DVT is a potentially serious or even fatal vein condition. It occurs when platelets and plasma within blood do not mix and circulate properly. This slows down blood flow and causes a clot in a deep vein, preventing blood from returning to the heart.
Deep vein thrombosis treatment is generally available for those who have the condition, but many can have the disease and not know it. Certain risk factors increase the chances of developing this disease. For example, pregnant women or those taking contraceptive medication are at a greater risk of developing blood clots. If someone has other chronic diseases such as heart disease or cancer, they are also at risk.
Sometimes referred to as “economy class syndrome,” DVT is a potentially severe and usually silent disease related to long periods of immobility. It can affect younger as well as older individuals.
Common causes of DVT
Anything that interferes with blood circulation can cause DVT. Certain diseases such as inflammatory bowel disease and some cancers increase the risk of developing this disease. Following are some other causes to consider:
Immobility is one of the main reasons for developing DVT. When you are active, your leg muscles help maintain constant blood flow. However, when you sit or stand for a long time, blood can slow or stagnate, which leads to clots. This is why people in hospitals who cannot walk and those who drive or fly for long periods commonly end up with the condition.
- Pregnancy and postpartum
Although DVT during pregnancy is fairly rare, increased pressure in the pelvic area and veins in the legs can cause blood clots. Postpartum deep vein thrombosis can also be caused by damage to the blood vessels in the uterus and pelvic area after delivery.
Women are five times more likely to form blood clots during pregnancy. Blood clots can occur at any time during pregnancy and the first six weeks after delivery. People with more severe varicose vein symptoms are more susceptible to DVT.
The American College of Obstetricians and Gynecologists (ACOG) also noted that the following pregnant women are more likely to develop DVT:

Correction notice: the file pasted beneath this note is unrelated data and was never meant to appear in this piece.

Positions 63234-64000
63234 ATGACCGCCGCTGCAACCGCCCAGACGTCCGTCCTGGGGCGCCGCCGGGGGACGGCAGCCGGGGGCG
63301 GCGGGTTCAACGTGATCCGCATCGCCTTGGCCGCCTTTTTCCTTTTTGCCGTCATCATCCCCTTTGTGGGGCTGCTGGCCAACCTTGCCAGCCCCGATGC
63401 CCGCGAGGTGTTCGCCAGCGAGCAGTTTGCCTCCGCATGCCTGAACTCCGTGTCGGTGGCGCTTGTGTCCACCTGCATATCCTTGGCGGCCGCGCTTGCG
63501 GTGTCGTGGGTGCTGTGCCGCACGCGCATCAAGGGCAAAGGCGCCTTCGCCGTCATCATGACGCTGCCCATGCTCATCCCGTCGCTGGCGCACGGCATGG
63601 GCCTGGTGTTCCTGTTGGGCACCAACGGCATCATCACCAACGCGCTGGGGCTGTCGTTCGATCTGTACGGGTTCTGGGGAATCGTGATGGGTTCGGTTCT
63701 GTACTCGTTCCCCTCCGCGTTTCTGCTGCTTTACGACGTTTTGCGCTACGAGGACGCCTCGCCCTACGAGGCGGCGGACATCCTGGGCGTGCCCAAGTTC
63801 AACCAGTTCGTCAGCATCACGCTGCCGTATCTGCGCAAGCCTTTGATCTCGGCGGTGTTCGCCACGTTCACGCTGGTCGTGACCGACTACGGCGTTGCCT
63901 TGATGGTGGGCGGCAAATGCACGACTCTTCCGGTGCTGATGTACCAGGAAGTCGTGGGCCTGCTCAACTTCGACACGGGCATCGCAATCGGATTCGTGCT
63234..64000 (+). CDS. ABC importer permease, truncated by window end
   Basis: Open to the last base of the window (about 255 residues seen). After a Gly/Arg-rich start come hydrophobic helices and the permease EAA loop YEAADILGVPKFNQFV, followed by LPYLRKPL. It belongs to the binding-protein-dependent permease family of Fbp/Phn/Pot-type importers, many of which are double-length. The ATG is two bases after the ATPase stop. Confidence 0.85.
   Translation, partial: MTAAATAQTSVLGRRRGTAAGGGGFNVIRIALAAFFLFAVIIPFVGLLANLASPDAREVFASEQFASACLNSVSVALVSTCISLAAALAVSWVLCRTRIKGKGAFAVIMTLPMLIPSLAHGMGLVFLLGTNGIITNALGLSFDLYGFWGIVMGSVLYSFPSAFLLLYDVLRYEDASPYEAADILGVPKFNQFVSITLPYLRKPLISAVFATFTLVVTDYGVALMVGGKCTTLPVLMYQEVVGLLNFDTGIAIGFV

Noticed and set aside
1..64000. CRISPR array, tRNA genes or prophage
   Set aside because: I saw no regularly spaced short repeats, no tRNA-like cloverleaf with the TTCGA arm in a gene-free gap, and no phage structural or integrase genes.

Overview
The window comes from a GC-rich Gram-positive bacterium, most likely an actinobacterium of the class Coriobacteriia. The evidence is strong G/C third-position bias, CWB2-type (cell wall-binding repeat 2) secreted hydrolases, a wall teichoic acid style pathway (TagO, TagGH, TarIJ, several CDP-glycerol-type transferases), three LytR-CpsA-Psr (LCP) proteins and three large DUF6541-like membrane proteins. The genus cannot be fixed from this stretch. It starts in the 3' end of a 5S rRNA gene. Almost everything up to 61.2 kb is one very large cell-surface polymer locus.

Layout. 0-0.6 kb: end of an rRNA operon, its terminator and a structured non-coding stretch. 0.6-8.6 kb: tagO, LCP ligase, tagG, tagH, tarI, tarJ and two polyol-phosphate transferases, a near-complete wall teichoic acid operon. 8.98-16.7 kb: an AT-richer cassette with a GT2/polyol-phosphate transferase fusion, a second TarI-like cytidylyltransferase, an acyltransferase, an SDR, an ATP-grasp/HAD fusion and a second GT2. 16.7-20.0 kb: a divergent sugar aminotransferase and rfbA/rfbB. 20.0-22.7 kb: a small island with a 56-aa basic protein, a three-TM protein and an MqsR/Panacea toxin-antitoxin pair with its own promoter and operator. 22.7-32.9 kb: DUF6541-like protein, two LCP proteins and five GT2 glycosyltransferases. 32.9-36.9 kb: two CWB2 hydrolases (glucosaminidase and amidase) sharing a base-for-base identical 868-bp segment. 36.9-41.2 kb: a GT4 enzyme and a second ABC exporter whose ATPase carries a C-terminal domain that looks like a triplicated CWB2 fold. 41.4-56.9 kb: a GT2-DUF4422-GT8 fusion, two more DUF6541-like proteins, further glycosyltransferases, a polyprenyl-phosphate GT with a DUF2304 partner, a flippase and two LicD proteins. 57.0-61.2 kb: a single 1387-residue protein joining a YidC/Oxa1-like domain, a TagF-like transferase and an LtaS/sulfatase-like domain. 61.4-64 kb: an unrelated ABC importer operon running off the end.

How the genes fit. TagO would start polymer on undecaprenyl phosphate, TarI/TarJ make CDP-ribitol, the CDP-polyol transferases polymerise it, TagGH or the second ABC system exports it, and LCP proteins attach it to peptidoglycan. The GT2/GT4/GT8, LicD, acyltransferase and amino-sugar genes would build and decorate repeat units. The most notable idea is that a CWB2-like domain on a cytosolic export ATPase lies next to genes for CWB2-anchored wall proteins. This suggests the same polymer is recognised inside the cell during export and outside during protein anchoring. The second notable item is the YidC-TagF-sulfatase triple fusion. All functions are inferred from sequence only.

- Those with a family history of DVT
- Those who are placed on bed rest during pregnancy
- Those whose deliveries are performed by cesarean section
- Use of contraceptives
Studies have shown that women who take combined hormonal contraceptives (estrogen and progesterone) have a higher chance of developing DVT. Contraceptives include birth control pills, patches, and rings, although the pill form is less risky than the other types.
It should be noted that the overall risk is relatively low. For every 100,000 women aged 15 to 44 who use birth control, about 5 to 10 may develop a blood clot in a given year.
The risk of blood clots when taking birth control pills is approximately doubled compared to those not on birth control. With the use of patches, vaginal rings, or birth control pills containing desogestrel and drospirenone, the risk is about four times higher. If you have a family history of blood clots and want to take birth control pills, discuss your risk level with your doctor. Alternative contraceptive methods may be available, such as contraceptive pills with progesterone only, or non-hormonal intrauterine devices (IUD).
When the body is injured by a surgical incision (whether accidentally or deliberately), proteins in the blood will collect at the wound site to form a blood clot. This is usually healthy and prevents excessive bleeding. However, the same process can also form a deadly DVT.
If you have an inherited blood clot disease, your risk of DVT is increased. Hereditary thrombosis, for example, is caused by specific genetic mutations that increase the risk of abnormal blood clots. The tendency to thrombosis itself can cause DVT or aggravate the risks associated with the above factors.
Suppose you or your family have had DVT or a pulmonary embolism (PE). In that case, you may have inherited a similar problem with blood clotting that can lead to disease. It can also lead to heart attack, stroke, or even miscarriages. If you think you may have an inherited blood clot disease, discuss with your doctor whether to get tested.
According to the National Institute of Health, approximately 50% of people with hereditary antithrombin deficiency will form one or more clots during their lifetime.
Lifestyle risk factors
DVT can happen to anyone, but certain lifestyle habits increase the risk of the disease. The following are considered modifiable risk factors:
- Being overweight or obese
If you have a history of DVT or your legs are often swollen, contact an experienced medical professional. You may need Philadelphia vein treatment as soon as possible. It’s important to get DVT treated early to stay healthy and avoid a clot that could become fatal.